Global transport unions will be joining 560 Liverpool striking dockers on the picket line at the Port of Liverpool, as port operator Mersey Docks and Harbour Company Limited (MDHC) fails to honour promises on pay despite its profiteering.
The International Transport Workers’ Federation (ITF) and European Transport Workers’ Federation (ETF) fully support the struggle of the Unite the Union dockers and other port workers in Liverpool taking industrial action for a decent pay deal.
“In the face of soaring inflation in the United Kingdom, with some economists predicting that the rate of inflation will rise to 20 percent by January, the Liverpool dockers’ pay demands are measured and reasonable,” said Paddy Crumlin, ITF President and Dockers’ Section Chair.
“As the cost of essentials like food, energy and petrol continue to rise to astronomical levels, we are seeing employer after employer gouge profits at the expense of workers’ livelihoods and living standards. Working people have had enough – and that why 560 Liverpool dockers have walked out the gate on strike,” said Crumlin.
MDHC, which made more than £30 million in profits in 2021, is owned by Peel Ports Group, the UK’s second largest port group. The company’s latest offer of 7 percent, plus a one-off payment of £750, was rejected by the workers. With the real rate of inflation (RPI) currently at 12.3 percent the offer represents a real-terms pay cut.
“Senior management should be offering a deal that reflects the dangerous and vital work dockers do, an offer that doesn’t financially hammer them during a cost of living crisis,” said Crumlin. “Fair pay for a fair day’s work is all that’s being asked, and MDHC can afford to show they appreciate their workforce at the pay packet.”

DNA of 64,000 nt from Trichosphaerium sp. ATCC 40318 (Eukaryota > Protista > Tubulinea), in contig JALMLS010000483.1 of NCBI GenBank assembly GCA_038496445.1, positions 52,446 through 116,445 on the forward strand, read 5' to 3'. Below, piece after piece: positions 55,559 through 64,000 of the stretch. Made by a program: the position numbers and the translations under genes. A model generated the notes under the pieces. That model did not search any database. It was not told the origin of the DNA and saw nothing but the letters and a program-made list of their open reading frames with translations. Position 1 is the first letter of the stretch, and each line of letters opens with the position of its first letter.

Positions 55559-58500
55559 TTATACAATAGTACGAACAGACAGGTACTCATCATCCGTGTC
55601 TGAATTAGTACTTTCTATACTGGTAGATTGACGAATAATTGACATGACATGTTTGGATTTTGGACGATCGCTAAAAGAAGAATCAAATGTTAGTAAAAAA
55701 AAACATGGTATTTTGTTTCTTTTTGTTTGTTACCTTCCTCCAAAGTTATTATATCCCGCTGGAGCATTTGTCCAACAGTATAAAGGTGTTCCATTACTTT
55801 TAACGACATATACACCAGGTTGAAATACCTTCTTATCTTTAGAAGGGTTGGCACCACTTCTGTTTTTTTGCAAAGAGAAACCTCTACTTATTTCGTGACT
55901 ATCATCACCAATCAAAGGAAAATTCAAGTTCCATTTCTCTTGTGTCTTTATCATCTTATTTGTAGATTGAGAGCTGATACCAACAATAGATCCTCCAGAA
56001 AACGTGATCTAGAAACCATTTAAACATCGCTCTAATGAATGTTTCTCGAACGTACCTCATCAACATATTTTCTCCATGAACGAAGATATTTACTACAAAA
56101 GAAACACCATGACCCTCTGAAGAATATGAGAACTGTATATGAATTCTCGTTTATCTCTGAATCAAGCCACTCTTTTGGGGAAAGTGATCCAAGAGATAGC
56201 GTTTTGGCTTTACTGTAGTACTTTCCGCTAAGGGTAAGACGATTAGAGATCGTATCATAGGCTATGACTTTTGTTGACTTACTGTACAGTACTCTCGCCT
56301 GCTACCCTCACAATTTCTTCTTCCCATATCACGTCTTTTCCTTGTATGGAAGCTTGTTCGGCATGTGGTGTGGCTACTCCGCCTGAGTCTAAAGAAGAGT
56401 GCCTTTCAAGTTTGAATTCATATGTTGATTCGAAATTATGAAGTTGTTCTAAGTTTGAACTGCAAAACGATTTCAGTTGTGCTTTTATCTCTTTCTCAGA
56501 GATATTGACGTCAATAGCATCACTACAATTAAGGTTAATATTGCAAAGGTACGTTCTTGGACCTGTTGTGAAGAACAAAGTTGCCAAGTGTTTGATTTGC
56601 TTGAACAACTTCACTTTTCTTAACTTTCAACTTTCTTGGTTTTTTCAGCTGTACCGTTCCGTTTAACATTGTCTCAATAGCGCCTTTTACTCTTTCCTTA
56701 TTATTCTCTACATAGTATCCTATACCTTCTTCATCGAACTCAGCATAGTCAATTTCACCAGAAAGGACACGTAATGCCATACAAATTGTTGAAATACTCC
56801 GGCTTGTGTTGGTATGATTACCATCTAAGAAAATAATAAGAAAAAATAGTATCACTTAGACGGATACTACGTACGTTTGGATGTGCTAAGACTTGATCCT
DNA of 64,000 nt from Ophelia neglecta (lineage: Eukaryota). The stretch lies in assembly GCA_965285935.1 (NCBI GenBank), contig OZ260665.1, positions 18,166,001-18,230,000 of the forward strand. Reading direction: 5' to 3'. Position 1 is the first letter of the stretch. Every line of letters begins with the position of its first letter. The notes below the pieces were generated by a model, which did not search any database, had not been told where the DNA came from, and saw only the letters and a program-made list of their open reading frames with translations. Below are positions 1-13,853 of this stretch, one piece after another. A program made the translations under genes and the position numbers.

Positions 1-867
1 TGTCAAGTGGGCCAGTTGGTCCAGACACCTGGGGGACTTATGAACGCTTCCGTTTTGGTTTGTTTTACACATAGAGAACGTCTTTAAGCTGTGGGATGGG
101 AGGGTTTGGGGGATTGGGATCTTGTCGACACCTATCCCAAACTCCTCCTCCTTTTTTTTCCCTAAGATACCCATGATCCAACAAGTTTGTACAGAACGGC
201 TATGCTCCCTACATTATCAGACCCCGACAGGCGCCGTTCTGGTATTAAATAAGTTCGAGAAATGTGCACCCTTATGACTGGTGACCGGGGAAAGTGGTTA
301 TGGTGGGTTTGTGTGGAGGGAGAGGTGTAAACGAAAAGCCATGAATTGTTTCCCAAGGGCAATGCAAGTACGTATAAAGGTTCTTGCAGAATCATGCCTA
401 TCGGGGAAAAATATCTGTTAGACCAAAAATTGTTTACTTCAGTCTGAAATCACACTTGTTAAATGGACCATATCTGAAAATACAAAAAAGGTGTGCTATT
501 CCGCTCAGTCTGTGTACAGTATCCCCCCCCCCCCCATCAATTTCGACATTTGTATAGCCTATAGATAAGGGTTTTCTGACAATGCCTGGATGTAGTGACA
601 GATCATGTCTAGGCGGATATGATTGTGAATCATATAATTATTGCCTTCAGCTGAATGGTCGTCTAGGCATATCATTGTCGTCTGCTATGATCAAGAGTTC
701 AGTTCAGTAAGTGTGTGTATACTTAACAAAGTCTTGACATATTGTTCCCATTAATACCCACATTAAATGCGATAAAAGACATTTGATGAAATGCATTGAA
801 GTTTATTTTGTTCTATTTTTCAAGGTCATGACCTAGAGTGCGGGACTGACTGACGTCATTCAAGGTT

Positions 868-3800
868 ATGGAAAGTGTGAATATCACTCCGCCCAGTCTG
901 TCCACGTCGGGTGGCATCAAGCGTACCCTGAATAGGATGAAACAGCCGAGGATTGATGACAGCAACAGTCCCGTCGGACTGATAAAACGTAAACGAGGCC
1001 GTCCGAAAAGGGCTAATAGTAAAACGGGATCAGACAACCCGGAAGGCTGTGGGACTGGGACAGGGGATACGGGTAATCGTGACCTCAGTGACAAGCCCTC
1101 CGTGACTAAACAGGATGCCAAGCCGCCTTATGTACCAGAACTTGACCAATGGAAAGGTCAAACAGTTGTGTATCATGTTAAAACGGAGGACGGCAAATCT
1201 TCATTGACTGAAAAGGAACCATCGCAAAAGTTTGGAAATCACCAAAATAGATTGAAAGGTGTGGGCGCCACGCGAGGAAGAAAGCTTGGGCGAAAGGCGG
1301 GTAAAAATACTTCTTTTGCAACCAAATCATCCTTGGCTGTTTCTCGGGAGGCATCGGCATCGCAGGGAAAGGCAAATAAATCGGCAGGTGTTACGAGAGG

Crumlin said that international dockers unions will be standing shoulder to shoulder with workers until the dispute reaches a settlement, with leaders joining the picket line in Liverpool from tomorrow.
In addition to current wage dispute, the port operations staff are also striking over MDHC’s failure to honour its promise last year to undertake a pay review, which last happened in 1995, and agreement to improved shift rotas.
“No one wants a strike, but it’s been forced on workers unnecessarily,” said Marc Loridan, ETF Dockers’ Section Chair. “With over 99 percent of dockers voting for strike action, the workforce is united, and the global dockers community is equally united behind them.
“Should the European dockers unions receive any additional request of solidarity according to the known routes, full support and mobilisation will be ensured for the success of the strike,” said Loridan.